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Home ▸ Catalog ▸ Roman Coins ▸ Roman Mints ▸ PerinthusView Options:  |  |  | 

Heraclea Perinthus (Marmara Ereglisi, Turkey)

In 46 A.D., after the death of the Thracian king Rhoemetalces III and after an unsuccessful anti-Roman revolt, the Thracian Kingdom was annexed by Claudius as the Roman province of Thracia. Perinthus was made the capital of Roman Thracia. The Latin coins of Perinthus, struck under Claudius and Nero, are all rare. BMC does not list Perinthus mint, and identifies some types as barbarous, which are now attributed to Perinthus. RIC notes the existence of Balkan sestertii, dupondii and asses but does not catalog them. The city was later renamed Heraclea. An imperial mint was opened at Heraclea during the reign of Diocletian.


Trajan, 25 January 98 - 8 or 9 August 117 A.D., Perinthus, Thrace

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Perinthos, later called Heraclea and Marmara Eregli today, is 90 km west of Istanbul near a small pointed headland on the north shore of the Marmara Sea. It is said to have been a Samian colony, founded about 599 B.C. It is famous chiefly for its stubborn and successful resistance to Philip II of Macedon in 340 B.C.; at that time it seems to have been more important than Byzantium itself. In 46 A.D., after the death of the Thracian king Rhoemetalces III and after an unsuccessful anti-Roman revolt, the Thracian Kingdom was annexed by Claudius as the Roman province of Thracia. Perinthus was made the capital of Roman Thracia.
RB90419. Bronze AE 23, SchŲnert-Geiss Perinthos 340; RPC III 694 (2 spec.); Varbanov II 68 (R3) var. (obv. legend); SGICV 960 var. (same); BMC Thrace p. 149, 19 var. (same), F, rough green patina, reverse double struck, light corrosion, cleaning marks, weight 7.809 g, maximum diameter 23.0 mm, die axis 225o, Perinthus mint, 98 - 102 A.D.; obverse AV K NE TPAIANOIΣ ΣEBA Γ, radiate head right; reverse ΠEPIN−ΘIΩN, Tyche-Fortuna standing left, kalathos on head, holding rudder by tiller in right hand, cornucopia in left; SOLD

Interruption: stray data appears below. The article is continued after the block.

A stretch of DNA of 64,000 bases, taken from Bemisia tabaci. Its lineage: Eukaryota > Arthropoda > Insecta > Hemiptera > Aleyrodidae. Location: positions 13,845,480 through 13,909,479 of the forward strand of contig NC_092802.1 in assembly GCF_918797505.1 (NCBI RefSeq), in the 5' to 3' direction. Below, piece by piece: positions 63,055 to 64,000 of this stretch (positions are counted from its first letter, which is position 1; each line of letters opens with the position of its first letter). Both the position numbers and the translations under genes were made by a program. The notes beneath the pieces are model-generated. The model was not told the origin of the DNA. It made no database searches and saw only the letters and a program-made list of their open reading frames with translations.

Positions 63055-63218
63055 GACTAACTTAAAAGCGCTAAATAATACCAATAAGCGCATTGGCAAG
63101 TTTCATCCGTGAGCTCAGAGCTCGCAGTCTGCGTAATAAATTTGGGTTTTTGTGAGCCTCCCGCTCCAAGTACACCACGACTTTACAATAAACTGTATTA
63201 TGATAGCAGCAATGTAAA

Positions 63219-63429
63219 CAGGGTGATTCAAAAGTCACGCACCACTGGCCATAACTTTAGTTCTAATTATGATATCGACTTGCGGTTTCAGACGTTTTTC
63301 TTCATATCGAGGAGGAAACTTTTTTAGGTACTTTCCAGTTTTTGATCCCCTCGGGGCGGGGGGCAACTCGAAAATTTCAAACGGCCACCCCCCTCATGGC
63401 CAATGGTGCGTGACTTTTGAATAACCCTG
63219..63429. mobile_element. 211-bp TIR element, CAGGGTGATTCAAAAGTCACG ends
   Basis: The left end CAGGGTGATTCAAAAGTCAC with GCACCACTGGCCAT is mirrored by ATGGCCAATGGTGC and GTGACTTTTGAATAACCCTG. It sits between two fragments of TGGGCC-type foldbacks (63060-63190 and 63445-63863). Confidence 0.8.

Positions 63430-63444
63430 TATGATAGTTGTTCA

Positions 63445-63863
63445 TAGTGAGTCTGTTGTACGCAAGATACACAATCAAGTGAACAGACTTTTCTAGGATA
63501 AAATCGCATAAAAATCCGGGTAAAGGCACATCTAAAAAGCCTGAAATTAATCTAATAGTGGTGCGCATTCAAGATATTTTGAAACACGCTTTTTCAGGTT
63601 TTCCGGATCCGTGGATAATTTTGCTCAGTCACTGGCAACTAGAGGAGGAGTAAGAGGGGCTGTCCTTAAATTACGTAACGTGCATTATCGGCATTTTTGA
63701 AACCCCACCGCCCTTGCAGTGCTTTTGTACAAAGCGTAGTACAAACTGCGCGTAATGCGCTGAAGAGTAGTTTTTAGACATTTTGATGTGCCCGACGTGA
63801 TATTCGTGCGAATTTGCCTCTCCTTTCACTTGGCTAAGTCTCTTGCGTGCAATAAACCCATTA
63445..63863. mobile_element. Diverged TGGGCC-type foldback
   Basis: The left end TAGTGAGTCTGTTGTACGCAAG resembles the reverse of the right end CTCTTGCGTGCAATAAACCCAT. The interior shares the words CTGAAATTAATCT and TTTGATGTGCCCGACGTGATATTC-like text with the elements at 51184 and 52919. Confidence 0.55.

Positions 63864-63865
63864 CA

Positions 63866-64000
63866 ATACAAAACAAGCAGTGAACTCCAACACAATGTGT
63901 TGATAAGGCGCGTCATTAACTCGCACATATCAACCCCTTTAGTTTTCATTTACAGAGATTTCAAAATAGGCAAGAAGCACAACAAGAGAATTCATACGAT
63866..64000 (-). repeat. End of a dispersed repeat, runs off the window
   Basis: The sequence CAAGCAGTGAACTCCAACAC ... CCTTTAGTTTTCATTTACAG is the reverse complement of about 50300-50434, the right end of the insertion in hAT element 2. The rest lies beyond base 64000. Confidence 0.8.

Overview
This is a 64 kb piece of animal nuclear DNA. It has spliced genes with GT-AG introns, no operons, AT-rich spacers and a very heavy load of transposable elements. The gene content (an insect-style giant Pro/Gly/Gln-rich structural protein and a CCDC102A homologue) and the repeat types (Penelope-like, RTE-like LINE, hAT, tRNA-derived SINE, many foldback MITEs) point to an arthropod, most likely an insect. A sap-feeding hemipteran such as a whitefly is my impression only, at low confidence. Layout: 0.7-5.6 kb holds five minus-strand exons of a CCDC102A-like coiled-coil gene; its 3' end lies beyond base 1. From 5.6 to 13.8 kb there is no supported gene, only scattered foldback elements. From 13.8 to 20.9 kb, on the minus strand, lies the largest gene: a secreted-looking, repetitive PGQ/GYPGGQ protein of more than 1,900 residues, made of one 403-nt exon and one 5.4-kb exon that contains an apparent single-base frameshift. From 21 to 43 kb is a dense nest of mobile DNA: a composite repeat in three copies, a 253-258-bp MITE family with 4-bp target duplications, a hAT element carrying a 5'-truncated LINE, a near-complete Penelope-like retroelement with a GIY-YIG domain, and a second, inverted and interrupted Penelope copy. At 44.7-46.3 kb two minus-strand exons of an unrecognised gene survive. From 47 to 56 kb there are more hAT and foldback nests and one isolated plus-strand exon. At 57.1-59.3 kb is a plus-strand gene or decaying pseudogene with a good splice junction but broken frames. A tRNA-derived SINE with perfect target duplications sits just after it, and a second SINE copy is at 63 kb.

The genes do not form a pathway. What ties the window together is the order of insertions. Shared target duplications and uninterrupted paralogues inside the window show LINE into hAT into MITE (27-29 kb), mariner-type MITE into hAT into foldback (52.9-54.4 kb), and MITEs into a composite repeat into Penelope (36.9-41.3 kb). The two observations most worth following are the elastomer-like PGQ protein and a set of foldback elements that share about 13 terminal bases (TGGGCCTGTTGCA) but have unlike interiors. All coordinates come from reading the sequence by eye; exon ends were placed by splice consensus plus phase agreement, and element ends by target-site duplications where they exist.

Titus, 24 June 79 - 13 September 81 A.D.

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Coins from this eastern mint have Latin legends and the usual Rome mint AE denominations but are differentiated by large portraits, crowded legends with serifs, a variable die axis, and a flat or even convex reverse. There are almost no finds of these coins from Western Europe. All the coins attributed by BMCRE to Lugdunum are now assigned to this eastern mint.
RB90705. Bronze sestertius, RIC II, part 1, 498 (Eastern mint (Thrace?)); RPC II 501(Thrace); BMCRE II 309 (Lugdunum); BnF III 323 (Bithynia); Cahn Bithynia 1 (Bithynia), F, well centered, scratches, weight 24.724 g, maximum diameter 35.0 mm, die axis 180o, Eastern (Perinthus?) mint, 80 - 81 A.D., after the deification of Vespasian; obverse IMP T CAES DIVI VESP F AVG P M TR P P P COS VIII, laureate head right; reverse PAX AVGVST (the peace of the Emperor), Pax standing left, olive branch downward in right hand, scepter in left hand, S - C (senatus consulto) flanking low at sides; SOLD


Nero, 13 October 54 - 9 June 68 A.D., Perinthus, Thrace

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The obverse centering mark, style, flan, lack of concavity, 12:00 die axis and Balkan patina identify this as a product of the Balkan mint.
RB71339. Orichalcum dupondius, Apparently unpublished; RIC I -, BMCRE -, RPC I -; cf. CNG e-auction 158, 225 (similar Balkans mint with Nero right), F, weight 10.844 g, maximum diameter 27.2 mm, die axis 0o, Heraclea Perinthos (Marmara Ereglisi, Turkey) mint, c. 65 A.D.; obverse NERO CLAVDIVS CAESAR AVG GERM P M TR P IMP P P, Laureate head left, centering mark; reverse SECVRITAS AVGVSTI (security of the Emperors), Securitas seated right, resting right arm against back of throne, long scepter in right; lighted, altar before, S - C (senatus consulto) flanking across field, II (mark of value) in exergue; possibly unique; SOLD







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REFERENCES

Burnett, A., M. Amandry and P.P. RipollŤs. Roman Provincial Coinage I: From the death of Caesar to the death of Vitellius (44 BC-AD 69). (London, 1992 and supplement).
Mattingly, H. and R.A.G. Carson. Coins of the Roman Empire in the British Museum, Vol 1: Augustus to Vitellius. (London, 1923).
MacDowell, D.W. The Western Coinages of Nero. ANSNNM 161. (New York, 1979).
Sutherland, C.H.V. The Roman Imperial Coinage, Vol. I, From 39 BC to AD 69. (London, 1984).

Catalog current as of Saturday, June 24, 2017.
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Perinthus